We seem to have become immune to all the world climate-related catastrophes with huge numbers of victims, displaced people and financial losses.
When huge killer floods hit Asian locations such as China or Bangladesh, or even the USA, or drought assisted forest fires go on a rampage, Italian papers headline the event for a day with no subsequent follow-ups. When tragedies hit home, though the impact on public opinion is strong, the actual numbers are thankfully much more limited than abroad. That is, if numbers really matter. I’m talking flash floods and mud-slides – we have earthquakes here too, but unless science comes up with new data, they don’t count in terms of human-caused changes – though the fracking issues being researched in Oklahoma could change that.
To go back to the south of France, there’ve been very many violent weather disasters in the last few years. Last week’s Oct. 3-4 heavy torrential rains caught forecasters by surprise: the amount of rain that poured in just a few hours was equal to a whole month’s seasonal rainfall. Nice (the city, not the adjective!) was spared compared to the coast to its west, and “only” experienced rapid street and basement flooding leading to 24-hour power cuts. And one mud-slide in a higher area of town.
Cannes, Antibes, Vallauris, Golfe-Juan and Mandelieu-la-Napoule were the hardest hit, together with their hinterland. Five days later, train connections weren’t back to normal, in a region in which commuters are the backbone of the economy. The final toll was high in terms of European disasters (20 dead and thousands homeless). Most deaths occurred in flash flooded underground car parks.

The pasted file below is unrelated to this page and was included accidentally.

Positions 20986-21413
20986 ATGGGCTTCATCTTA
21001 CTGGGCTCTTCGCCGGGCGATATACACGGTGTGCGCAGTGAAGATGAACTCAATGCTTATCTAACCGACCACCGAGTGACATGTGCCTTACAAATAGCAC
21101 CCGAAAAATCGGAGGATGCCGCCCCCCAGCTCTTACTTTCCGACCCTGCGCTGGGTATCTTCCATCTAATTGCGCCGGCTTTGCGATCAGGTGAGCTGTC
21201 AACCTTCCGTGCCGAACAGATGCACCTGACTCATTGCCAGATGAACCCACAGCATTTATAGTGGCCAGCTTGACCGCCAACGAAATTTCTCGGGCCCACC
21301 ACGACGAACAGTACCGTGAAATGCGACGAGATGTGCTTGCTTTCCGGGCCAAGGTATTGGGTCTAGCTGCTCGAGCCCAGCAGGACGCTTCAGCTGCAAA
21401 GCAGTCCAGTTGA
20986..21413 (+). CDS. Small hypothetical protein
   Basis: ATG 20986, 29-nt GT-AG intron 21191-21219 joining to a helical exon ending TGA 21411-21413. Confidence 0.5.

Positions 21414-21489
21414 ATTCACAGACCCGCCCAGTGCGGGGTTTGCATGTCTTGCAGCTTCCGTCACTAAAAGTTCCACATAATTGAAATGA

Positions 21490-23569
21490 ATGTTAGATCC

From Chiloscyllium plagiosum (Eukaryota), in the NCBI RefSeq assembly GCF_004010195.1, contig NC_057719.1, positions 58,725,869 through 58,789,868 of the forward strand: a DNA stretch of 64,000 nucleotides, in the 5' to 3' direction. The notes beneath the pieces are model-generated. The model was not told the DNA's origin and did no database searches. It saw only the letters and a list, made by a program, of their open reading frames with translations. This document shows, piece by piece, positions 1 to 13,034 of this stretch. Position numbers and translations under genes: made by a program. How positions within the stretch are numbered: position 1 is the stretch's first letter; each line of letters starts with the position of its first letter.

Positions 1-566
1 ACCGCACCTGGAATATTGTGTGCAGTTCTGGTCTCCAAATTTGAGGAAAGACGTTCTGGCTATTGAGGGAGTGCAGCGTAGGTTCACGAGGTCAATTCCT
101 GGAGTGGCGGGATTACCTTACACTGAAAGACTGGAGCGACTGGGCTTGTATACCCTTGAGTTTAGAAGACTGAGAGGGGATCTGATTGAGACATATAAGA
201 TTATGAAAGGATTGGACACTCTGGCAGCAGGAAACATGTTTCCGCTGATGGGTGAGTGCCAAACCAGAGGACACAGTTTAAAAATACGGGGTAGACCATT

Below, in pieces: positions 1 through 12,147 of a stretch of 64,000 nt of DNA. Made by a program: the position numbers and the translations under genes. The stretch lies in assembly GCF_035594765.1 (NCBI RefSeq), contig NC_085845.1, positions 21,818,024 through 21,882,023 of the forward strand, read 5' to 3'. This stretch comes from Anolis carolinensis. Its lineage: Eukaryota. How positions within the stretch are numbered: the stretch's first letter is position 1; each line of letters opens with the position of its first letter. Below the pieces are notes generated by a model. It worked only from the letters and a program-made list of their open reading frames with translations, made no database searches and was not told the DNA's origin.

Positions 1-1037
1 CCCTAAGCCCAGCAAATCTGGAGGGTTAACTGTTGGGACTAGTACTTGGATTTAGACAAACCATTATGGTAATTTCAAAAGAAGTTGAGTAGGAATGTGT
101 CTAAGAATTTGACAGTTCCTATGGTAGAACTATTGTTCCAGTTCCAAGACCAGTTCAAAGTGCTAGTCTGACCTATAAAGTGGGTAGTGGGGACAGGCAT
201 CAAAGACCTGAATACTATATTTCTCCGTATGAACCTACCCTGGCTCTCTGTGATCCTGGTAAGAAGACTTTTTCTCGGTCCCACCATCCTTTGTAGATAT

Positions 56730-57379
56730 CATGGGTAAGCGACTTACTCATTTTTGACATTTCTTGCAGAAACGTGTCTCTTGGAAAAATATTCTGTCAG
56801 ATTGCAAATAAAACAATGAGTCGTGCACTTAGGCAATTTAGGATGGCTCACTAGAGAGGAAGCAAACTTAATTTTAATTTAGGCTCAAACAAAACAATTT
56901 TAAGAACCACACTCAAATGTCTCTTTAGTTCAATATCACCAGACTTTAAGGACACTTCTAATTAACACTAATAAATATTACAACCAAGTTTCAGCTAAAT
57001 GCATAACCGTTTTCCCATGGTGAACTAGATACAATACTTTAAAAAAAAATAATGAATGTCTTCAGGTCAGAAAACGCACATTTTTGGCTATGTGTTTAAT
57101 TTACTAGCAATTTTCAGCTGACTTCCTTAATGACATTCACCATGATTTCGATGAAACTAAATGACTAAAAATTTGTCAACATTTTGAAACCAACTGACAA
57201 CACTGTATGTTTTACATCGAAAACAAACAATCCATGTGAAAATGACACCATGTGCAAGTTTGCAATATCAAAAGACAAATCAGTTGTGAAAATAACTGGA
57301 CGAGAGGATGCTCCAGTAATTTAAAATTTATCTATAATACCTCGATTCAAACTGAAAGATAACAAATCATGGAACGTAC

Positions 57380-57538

To quote one survivor “to die for a car is beyond belief”.
In the wake of the disaster, you still have the naysayers who claim it’s not really climate change, but only the result of excessive urbanization of previously natural countryside. What they call “cementing”: enormous swaths of fields and forests have literally disappeared, to accommodate new towns and suburbs with impermeable ground where waters don’t penetrate, creating few and narrow paths for waters to flow down to the sea.
The cementing explanation is definitely well-documented, also in Italy. But the naysayers are disregarding the objective statistics that clearly indicate that tornadoes, storms and rainfall have become increasingly violent and frequent in the last decades.
At this point signs are ominous for all Mediterranean countries. Sad to say, after the first day of attention-grabbing pictures in the Italian press and a couple of TV newscasts, and no comments whatsoever from our politicians, no further news this end. When I asked a usually well-informed person what he thought about it, all I got was “Oh really? The Côte d’Azur? I didn’t know”. Presumably too engrossed in our day to day political circus, squabbles and scandals.
Environmental emergencies are now undeniably global, they’re right at everyone’s front door, bar none. The overall indifference should ring an alarm bell for the next generations (or will that only be “generation” in the singular?) yet our societies seem to be in denial.
I’ve always been an unsinkable optimist, but find I’m slipping down into the pessimists’ camp when I look at the earth-damage humanity is giving few signs of even acknowledging. Let alone wanting to fix. How about you?